Nintendo of America president Reggie Fils-Aime is to retire after 15 years in the position, and the company's senior vice president of sales and marketing will step into the role. That man's name, dear reader, is Doug Bowser.
Fils-Aime joined Nintendo of America in 2003 as its executive vice president of sales and marketing, and was promoted to the role of president and COO in 2006. He's been a familiar face to Nintendo fans throughout his tenure, regularly appearing on-stage at E3 and, in later years, enjoying some light-hearted shenanigans (such as that time he became a puppet) in Nintendo Directs. He also got asked about a new F-Zero game a lot. Fils-Aime's last day is on April 15th, so there'll be a whip round and some cake in the kitchen at half four.
Discussing his decision to leave Nintendo, Fils-Aime said, "Nintendo owns a part of my heart forever, it's a part that is filled with gratitude - for the incredibly talented people I've worked with, for the opportunity to represent such a wonderful brand, and most of all, to feel like a member of the world's most positive and enduring gamer community. As I look forward to departing in both good health and good humour, this is not 'game over' for me, but instead 'leveling up' to more time with my wife, family and friends."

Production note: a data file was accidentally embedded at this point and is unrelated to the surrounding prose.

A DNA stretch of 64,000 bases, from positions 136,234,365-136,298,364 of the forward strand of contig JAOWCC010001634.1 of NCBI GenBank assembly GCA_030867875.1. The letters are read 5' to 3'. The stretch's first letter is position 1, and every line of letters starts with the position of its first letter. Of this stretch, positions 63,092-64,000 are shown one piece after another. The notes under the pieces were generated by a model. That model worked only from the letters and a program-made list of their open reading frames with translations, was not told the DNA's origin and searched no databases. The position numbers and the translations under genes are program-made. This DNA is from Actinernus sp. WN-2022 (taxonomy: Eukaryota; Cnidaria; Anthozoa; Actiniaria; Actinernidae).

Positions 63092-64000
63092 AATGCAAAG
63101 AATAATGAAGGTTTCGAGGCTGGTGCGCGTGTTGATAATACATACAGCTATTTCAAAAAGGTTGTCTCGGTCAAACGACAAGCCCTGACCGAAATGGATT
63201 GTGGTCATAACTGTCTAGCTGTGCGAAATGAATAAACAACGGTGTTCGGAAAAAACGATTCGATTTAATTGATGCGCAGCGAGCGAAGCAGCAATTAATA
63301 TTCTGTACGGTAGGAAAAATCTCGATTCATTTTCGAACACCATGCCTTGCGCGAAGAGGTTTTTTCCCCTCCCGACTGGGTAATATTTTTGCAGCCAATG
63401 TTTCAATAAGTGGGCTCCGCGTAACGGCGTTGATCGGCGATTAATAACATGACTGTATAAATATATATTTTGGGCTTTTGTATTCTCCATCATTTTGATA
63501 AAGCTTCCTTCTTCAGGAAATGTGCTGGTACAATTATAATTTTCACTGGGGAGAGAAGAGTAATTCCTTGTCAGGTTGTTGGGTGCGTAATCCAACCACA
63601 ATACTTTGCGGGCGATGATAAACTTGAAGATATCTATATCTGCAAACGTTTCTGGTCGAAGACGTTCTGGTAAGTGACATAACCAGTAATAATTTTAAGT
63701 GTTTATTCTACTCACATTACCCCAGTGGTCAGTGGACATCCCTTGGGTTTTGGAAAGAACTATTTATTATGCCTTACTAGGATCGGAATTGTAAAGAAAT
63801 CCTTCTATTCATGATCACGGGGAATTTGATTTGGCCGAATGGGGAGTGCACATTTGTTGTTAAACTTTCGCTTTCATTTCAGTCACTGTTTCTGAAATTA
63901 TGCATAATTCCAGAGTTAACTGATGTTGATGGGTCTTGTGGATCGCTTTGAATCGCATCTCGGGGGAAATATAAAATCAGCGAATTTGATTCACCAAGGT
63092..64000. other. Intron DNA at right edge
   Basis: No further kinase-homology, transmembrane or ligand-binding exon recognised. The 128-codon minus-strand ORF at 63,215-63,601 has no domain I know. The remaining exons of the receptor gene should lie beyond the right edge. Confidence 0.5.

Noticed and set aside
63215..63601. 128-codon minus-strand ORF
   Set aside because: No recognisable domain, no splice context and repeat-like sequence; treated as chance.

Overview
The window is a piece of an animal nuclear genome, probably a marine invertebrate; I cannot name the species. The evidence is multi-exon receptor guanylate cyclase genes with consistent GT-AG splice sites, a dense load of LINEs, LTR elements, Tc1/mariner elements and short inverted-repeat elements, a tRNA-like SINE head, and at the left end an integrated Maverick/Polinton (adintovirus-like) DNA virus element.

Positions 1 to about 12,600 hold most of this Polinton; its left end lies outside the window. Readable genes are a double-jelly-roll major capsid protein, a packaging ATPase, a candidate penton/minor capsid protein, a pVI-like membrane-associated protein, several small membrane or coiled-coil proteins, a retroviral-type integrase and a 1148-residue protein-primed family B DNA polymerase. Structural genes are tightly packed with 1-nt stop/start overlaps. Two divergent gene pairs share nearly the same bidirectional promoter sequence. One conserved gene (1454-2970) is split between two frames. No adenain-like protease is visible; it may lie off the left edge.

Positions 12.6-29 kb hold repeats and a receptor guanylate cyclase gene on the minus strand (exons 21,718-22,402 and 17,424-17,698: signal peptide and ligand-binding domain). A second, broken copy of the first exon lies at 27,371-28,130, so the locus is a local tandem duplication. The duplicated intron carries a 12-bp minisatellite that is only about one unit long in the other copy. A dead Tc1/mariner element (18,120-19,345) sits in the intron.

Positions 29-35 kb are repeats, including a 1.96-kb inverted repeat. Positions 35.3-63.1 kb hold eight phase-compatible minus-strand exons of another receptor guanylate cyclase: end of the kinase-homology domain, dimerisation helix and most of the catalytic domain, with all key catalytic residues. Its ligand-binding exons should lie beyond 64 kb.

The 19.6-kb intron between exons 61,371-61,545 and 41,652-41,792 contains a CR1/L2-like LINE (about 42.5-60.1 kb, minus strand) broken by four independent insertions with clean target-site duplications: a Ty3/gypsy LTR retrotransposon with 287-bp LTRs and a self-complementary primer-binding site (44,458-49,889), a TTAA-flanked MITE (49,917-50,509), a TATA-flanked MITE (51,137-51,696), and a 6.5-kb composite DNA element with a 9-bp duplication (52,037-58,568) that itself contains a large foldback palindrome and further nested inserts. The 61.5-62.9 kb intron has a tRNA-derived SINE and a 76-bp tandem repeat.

Nintendo fans, Reggie has a message for all of you. Please take a look. pic.twitter.com/EAhaEl5oEJ— Nintendo of America (@NintendoAmerica) February 21, 2019
Reggie also elected to announce the news directly to fans in the short, and wonderfully heartfelt, video above. I genuinely got a bit of a lump in my throat.
Doug Bowser, who was vice president of global business planning at EA prior to joining Nintendo (and who probably gets very cross if you swing him around the room by his tail), commented, "It has been my great fortune to work with and be mentored by Reggie for four years at Nintendo of America, and rest assured, we will continue to build on his work to evolve and expand our brand, furthering Nintendo's global mission of creating smiles. There are millions more of those to come."